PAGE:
Sheep Following Lemmings
Amen of the Week:
“We all have to fight to maintain our unique style and taste in a world that would have us conform.”
- Ralph Lauren Fashion designer
There are wise crowds. There are mad crowds. Which one is your money following?
Many assume that buying an “efficient” mix of index funds reflects the wisdom of the crowd. I disagree. Owning what academics refer to as the Market Portfolio comes closer to following a mad crowd than a wise crowd. A long history of academic literature has chronicled that crowds, under the proper conditions, can be incredibly wise. One popular example involves a classroom of students guessing the number of jellybeans in a large jar. As it turns out, the average guess comes closer to the precise number of jellybeans than the guess of any individual student.*
However, for this experiment to work, certain conditions must hold, including: The students must be diverse, independent (no asking their neighbor’s opinion), decentralized (no committees formed to vote for blocks of students), and have the proper incentives.** Think about it. Is this how modern financial markets operate? Certainly not. Capital is allocated today by institutional investors. Most of this capital is run by white males in their 30’s and 40’s living in two cities (New York and Boston). We graduated from the same few schools, read the same few publications, and dress the same way. Does this sound diverse to you?
Further, the structure of the investment management industry is highly centralized. Clients' investment decisions are typically made by advisers, who outsource decisions to portfolio managers, who depend on analysts, who rely on front line sources for their perspective. Does this sound decentralized? Not at all. This ultimately retards independence and warps incentives. Imagine if only a select few students in the classroom were allowed to cast votes for the number of jellybeans. Under that scenario, the crowd’s guess would be inferior.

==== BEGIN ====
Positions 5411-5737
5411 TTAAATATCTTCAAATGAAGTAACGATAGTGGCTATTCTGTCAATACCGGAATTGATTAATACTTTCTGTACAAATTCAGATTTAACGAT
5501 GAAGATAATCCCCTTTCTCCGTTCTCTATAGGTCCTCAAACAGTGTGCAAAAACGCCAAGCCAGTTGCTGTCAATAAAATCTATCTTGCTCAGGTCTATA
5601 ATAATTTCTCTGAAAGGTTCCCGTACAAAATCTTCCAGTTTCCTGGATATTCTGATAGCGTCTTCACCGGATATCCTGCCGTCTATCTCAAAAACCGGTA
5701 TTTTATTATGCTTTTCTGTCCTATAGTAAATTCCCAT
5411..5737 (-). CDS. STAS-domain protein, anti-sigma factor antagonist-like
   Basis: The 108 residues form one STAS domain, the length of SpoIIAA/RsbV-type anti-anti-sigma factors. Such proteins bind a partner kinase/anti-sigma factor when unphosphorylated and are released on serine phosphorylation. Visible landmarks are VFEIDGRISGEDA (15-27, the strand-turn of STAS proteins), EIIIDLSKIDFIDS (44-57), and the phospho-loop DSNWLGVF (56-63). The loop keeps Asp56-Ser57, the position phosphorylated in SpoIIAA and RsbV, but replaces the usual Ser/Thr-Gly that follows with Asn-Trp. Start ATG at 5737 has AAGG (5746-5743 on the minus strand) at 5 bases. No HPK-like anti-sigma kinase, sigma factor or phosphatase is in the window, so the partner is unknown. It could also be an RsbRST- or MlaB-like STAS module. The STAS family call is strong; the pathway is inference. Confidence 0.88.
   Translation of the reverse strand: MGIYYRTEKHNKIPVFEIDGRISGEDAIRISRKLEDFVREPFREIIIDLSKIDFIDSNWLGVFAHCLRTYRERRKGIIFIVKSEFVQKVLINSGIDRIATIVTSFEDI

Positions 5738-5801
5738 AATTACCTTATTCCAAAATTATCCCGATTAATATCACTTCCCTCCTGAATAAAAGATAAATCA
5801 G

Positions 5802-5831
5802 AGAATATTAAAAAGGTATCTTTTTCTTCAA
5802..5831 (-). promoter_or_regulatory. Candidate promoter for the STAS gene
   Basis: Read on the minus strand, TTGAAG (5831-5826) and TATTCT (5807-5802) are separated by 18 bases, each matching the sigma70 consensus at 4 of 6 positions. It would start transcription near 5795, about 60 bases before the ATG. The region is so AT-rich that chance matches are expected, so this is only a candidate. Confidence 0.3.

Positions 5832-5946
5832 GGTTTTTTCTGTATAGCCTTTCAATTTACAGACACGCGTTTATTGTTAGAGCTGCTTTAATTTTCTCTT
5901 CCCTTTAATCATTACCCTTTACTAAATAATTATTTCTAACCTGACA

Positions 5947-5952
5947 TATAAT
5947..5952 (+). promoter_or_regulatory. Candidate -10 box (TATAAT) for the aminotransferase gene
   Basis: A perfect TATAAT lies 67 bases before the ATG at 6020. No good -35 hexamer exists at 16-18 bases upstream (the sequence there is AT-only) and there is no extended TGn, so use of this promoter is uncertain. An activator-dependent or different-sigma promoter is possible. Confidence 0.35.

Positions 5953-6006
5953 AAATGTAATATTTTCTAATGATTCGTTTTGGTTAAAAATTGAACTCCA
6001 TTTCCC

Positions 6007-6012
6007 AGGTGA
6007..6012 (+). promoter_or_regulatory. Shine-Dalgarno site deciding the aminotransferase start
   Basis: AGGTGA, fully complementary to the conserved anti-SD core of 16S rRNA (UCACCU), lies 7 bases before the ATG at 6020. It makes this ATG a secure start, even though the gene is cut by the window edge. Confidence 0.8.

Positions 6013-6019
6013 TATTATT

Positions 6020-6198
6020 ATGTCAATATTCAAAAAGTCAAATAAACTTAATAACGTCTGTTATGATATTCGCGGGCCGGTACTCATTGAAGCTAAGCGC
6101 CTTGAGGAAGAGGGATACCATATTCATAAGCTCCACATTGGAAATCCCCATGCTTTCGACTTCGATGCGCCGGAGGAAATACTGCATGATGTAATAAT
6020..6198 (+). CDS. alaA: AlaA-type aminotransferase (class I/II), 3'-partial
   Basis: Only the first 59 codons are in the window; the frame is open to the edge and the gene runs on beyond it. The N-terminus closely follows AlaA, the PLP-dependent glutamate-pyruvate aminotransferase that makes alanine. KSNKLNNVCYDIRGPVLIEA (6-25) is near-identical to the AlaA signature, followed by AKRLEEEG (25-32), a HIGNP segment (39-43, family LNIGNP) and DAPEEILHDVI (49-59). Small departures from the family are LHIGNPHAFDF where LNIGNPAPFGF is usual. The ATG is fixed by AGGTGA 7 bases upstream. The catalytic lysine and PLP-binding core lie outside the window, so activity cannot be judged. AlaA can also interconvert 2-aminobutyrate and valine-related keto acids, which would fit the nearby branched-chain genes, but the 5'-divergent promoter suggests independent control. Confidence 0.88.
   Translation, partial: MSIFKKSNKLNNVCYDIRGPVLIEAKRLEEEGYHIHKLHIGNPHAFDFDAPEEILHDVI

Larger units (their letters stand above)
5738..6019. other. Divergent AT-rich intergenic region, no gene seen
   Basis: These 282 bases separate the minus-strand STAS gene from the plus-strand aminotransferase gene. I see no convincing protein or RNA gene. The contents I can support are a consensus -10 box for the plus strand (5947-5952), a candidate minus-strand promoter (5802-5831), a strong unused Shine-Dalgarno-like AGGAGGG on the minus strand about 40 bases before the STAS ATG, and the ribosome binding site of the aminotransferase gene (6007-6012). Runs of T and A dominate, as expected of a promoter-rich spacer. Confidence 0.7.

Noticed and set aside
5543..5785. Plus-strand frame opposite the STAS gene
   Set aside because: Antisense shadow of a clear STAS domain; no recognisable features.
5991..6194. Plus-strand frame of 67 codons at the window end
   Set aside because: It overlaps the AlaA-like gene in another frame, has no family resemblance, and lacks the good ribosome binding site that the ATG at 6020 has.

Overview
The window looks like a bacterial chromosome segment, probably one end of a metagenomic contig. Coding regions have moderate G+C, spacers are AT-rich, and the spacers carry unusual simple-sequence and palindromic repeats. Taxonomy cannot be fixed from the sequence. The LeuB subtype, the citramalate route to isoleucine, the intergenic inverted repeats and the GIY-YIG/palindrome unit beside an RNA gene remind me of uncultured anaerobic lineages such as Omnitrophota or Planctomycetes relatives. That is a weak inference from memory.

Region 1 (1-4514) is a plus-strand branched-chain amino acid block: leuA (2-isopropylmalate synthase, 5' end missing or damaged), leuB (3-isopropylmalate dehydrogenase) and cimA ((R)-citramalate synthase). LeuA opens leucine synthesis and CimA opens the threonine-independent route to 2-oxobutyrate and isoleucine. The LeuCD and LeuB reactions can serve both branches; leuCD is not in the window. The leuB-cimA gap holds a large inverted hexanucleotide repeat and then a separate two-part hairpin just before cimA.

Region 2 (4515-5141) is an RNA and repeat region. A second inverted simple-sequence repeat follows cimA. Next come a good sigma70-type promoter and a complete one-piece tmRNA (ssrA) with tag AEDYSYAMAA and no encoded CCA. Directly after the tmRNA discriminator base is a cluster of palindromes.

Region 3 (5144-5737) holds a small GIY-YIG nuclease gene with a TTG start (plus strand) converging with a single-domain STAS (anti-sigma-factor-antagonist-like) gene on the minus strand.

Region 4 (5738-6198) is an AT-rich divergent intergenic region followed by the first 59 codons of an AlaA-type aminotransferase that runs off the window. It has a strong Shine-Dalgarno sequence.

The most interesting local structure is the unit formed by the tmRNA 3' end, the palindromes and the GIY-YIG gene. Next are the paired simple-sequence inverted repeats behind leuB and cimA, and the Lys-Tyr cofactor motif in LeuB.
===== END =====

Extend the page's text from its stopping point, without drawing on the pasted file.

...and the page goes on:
This is why Fielder remains skeptical of the “efficient” portfolios espoused by so many. I have no idea whether financial markets will be higher or lower five years from now. Who wants their life’s savings invested in something with that kind of uncertainty? Not me. Owning “the market”, as I see it, is akin to sheep chasing lemmings over a cliff. Fielder prefers a focused, value-based approach – one that follows a wise crowd, not a mad one.
Yours in the Field,
Frank Byrd, CFA
*Repeating this experiment over time, the crowd decisively beats the guessing skills of even the smartest individual bean-counter in the class.
**This list is a combination of conditions espoused by James Surowiecki (The Wisdom of Crowds, 2004) and Scott Page (The Difference, 2007).
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